Years later I had a chance to spend some time again at my uncle’s property. I also had a chance again to fish that same pond. I went there with two of my cousins. We were having a mediocre time fishing all we had caught were a few fish that were too small to keep. I was getting frustrated and tired when I felt bite, it was strong, the fish was big. Immediately I felt a surge of energy and a rush of adrenaline. I started reeling, the fish continued to fight against my line. It jumped out of the water in this majestic fashion reminiscent of what you seen in the fishing shows you see on ESPN when they have nothing else to show.

As I continued to reel the line in, I called to my cousins to come closer and give me hand bringing the fish out of the water. You see we had neglected to bring a net with us. This usually did not matter seeing as how fish had never been caught in this pond before that were strong enough to break the line. I reeled it in and my cousins were there to grab it as I lifted it out of the water into the air, but upon attempting this, the line broke. And with a splash the fish fell back into the water and swam away.

I was shocked, I was disappointed, and I was upset. The largest fish that I had ever had on my line was gone. After saying their condolences my cousins went back to their rods and continued fishing. I decided to do the same. So I tied a new lure on the line and cast it out into the pond. I fished half-heartedly after that. Still feeling sorry for my self. Cursing my self for neglecting to bring the net. My mind raced with all the “if only” possibilities that would have led to a successful catch.

I also prayed. I prayed fervently to catch another fish. I wanted one. I needed redemption. This gave me more energy. I focused on the possibility of what else could be in this pond. I did not think that fish that big existed here. But time was against me. The light was fading and as the sun lost its intensity the mosquitoes escaped from the shadows they had been hiding in.

I was almost ready to give up hope, when I felt the line go tight and saw the end of the rod bend towards the water. At first I was unsure of what was happening, I thought I had snagged a sunken log, or some of the plant life that resides at the bottom of that pond; it would not have been the first time for me to do so. But just then I felt it fight, and it fought hard. But I was unsure of its size. Unlike the first fish this fish did not let me catch a glimpse of it until it was close. My cousins run over to help me and we run into the same dilemma. How do we get this fish out of the water without breaking the line? I start lifting the fish out of the water and trying to bring it over the land so that if the line snaps again at least the fish would land on the land when the hook gruesomely rips out of the fish’s mouth and the fish falls landing half on the land and half in the water. Before either of my cousins, who were crouching on the shore, had a chance to do anything, I drop to my knees and grab the fish, and throw it away from the water, the same way a grizzly throws a salmon out of the river when it is in mid jump.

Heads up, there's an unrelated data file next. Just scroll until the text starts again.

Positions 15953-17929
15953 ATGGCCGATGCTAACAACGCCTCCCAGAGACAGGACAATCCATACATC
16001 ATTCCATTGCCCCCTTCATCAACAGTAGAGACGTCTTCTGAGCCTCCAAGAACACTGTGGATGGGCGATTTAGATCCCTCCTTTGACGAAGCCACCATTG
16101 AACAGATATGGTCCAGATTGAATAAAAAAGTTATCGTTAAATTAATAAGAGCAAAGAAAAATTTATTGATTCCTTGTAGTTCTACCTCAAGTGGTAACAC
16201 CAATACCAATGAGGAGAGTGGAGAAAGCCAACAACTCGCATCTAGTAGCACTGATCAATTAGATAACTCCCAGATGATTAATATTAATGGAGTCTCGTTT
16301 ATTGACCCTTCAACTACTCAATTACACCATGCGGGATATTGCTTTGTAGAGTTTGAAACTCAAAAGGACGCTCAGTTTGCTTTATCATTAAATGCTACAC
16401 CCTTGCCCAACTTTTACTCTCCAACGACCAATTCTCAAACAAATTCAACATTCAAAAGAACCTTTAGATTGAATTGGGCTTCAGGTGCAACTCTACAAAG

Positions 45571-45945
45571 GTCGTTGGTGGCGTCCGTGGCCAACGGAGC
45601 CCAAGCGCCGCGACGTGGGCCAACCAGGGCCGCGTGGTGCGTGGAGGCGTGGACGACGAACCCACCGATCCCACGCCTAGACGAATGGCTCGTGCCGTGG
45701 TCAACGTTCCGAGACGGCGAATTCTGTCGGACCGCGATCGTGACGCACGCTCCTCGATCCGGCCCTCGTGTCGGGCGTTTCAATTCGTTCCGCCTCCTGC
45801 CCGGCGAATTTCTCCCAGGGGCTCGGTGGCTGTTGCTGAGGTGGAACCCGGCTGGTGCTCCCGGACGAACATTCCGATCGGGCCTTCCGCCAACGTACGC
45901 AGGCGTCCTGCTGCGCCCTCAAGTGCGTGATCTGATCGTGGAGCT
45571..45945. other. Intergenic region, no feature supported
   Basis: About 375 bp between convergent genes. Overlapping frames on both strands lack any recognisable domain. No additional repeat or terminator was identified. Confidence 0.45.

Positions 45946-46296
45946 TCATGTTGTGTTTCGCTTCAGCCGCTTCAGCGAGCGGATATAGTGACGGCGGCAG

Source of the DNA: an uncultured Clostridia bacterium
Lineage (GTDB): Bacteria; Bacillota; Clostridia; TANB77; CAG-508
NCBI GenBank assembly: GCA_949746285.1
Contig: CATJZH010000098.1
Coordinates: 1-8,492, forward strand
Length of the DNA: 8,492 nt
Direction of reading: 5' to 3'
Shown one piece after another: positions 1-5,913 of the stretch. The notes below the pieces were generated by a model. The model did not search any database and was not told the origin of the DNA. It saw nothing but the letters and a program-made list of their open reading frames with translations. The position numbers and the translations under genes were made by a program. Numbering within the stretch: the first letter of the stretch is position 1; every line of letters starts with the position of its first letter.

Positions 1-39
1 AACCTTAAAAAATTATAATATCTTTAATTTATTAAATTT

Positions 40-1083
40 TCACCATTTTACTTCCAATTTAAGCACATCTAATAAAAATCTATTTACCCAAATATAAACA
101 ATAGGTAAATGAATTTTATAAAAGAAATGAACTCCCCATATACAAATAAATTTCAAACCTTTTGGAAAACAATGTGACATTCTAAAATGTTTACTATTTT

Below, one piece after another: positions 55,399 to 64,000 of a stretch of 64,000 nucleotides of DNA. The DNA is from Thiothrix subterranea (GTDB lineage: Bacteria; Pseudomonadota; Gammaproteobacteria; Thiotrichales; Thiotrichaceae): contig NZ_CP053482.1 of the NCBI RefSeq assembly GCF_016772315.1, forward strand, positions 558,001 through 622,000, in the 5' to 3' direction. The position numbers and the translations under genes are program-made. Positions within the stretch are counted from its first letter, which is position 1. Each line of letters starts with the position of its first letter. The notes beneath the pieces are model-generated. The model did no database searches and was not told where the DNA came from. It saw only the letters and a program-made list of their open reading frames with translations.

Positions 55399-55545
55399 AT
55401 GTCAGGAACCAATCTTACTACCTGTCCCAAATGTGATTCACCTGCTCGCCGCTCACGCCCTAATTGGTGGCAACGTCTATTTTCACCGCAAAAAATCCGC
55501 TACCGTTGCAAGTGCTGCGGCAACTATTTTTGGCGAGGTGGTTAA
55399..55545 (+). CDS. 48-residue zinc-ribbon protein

As I examined the fish; it was hard to tell if this fish was bigger or smaller than the last. I think that this second fish was smaller; the one that got away always seems bigger.

Saturday, February 6, 2010



Timothy sat down and introduced himself to me as the guy who has to come into this bar later and clean the floors. This is one of the last bars in the city to allow smoking, but they don’t have ash trays so all the cigarette butts end up on the floor. He set down two beers that were both for him and had a newly lit cigarette in his hand. The whole time we talked I don’t think that he took one drag from the cigarette. He explained that people in the other room were mad at him for beating them all at pool. We started talking about jealousy. We started talking about this because everyone in the room with the pool tables was jealous of his skills, and he talked about it was the same when he was in college at USC. He explained that he was the 4th person in the nation to receive a scholarship for Frisbee. And because of this everyone was jealous. He couldn’t understand why people cant just celebrate others achievements. I completely agree with him. I gave my opinion that too many people feel entitled so they get upset when they see people get things that they want themselves.